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Secession: Plan “V” Toward a 2nd Vermont Republic (2VR)

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Secession Secession

Plan “V” Toward a 2nd Vermont Republic (2VR)

Rob Williams

Contents

1. Declaration

2. Blueprint

3. FAQ

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h1(<. 1 Declaration

“The gods of the Empire are not the gods of Vermont!”

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Welcome to Plan “V.”

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“V” for Vermont.

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Our 21st century vision for life, liberty, and the pursuit of our collective happiness here in the Green Mountains of Vermont.

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Imagine peace.

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Secure civil liberties.

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Small towns, small farms, and small businesses.

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“Human Scale.”

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Awe-inspiring yet inhabitable landscapes – mountains and meadows, streams and forests, lakes and rivers – collectively managed as “commons” with enough room for all creatures.

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Decentralized renewable energy networks powered by water, wind and sunlight.

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Affordable public financing for Vermont’repreneurs, enterprising farmers, and aspiring students.

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Healthy locally grown food.

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Child-centered public education.

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A well-trained and well-armed citizenry, providing for “homestead security” and the common defense.

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Preventive health care for all.

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Democratic debate, decentralized decision-making, and government transparency embedded in our “town meeting” tradition, with every Vermont citizen a legislator.

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“Live and let live tolerance” for all citizens of good will, regardless of race, religion, caste, or color.

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A local food revolution – featuring some of the world’s tastiest cheese, ice cream, maple syrup, organic vegetables, grass-fed meats, and craft beers.

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Imagine a 2nd Vermont Republic (2VR), right here in the Green Mountains of Vermont.

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To create our 2VR, we have only one viable option.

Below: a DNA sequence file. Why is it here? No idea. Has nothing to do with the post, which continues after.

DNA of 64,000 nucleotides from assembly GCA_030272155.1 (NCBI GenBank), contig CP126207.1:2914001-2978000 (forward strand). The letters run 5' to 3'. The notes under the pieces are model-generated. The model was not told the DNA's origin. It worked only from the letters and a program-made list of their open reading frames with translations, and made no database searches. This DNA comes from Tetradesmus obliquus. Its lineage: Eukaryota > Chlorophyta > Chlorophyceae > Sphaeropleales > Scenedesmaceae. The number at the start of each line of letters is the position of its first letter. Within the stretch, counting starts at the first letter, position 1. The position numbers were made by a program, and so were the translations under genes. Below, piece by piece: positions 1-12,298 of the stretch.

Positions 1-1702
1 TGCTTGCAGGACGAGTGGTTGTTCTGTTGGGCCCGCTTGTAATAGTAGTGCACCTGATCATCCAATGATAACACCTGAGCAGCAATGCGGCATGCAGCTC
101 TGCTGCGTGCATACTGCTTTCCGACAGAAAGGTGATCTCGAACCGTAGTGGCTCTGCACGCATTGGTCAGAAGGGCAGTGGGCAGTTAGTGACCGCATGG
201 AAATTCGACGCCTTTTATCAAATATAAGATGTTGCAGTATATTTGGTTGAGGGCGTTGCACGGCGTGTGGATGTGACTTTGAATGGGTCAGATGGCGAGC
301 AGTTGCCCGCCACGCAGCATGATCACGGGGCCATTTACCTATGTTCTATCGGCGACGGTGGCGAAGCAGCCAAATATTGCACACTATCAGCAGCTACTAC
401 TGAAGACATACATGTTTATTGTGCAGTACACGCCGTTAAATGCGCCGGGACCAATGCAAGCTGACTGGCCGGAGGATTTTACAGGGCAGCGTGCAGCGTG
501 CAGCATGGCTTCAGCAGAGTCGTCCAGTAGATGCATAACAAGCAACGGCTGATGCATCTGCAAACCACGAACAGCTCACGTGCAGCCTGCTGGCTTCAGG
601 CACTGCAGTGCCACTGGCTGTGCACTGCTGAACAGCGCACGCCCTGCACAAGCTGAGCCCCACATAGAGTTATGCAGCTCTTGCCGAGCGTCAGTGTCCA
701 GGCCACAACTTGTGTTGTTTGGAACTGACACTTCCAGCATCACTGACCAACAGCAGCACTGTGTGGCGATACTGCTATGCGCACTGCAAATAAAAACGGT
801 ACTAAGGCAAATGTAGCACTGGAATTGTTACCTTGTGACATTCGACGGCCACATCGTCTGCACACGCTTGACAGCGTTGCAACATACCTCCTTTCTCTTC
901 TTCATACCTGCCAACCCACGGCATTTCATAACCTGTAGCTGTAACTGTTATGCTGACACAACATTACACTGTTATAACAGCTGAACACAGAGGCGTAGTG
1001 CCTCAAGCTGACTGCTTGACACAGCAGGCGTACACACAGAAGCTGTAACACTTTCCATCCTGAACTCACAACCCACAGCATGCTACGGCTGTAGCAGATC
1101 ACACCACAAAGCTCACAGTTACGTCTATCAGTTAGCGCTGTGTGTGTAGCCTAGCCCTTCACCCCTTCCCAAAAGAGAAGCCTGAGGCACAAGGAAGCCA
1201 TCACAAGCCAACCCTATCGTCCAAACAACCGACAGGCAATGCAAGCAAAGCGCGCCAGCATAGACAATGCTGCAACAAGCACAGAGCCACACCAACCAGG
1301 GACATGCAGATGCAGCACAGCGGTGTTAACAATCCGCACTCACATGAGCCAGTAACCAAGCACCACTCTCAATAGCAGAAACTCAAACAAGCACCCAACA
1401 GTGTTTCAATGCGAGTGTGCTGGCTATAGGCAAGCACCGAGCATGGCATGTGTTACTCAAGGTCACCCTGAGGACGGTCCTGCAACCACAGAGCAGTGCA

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Vermonters must peaceably secede from the United States of Empire.

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The United States and the “Problem of Empire”

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“Instead of union, let us have disunion now. Instead of fusing the small, let us dismember the big. Instead of creating fewer and larger states, let us create more and smaller ones.”

– Leopold Kohr, The Breakdown Of Nations, 1957

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Secession? Isn’t that crazy, not to mention unconstitutional?

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Quite the opposite. Secession is every American’s birthright. Secession is the core principle at the heart of the 1776 Declaration of Independence. 19th century New Englanders embraced secession as a constitutional option at the 1814 Hartford Convention in Connecticut. As Americans, secession is embedded in our ideological and constitutional DNA.

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An “Empire?” The United States? Are you mad?

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Read on.

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If you are awake, you know we live in a critical time for human civilization – peak oil, climate change, seemingly endless war, the threat of nuclear Armageddon, and a global Empire that seems to be spiraling out of control.

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Yes. The United States.

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“We are a monster country,” observed veteran U.S. statesman George Kennan in 1993, “and there is a real question as to whether ‘bigness’ in a body politic is not an evil in itself, quite aside from the policies pursued in its name.”

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If you are paying attention, you know that U.S. imperial realities are well documented. Here are ten interlocking “big picture” problems.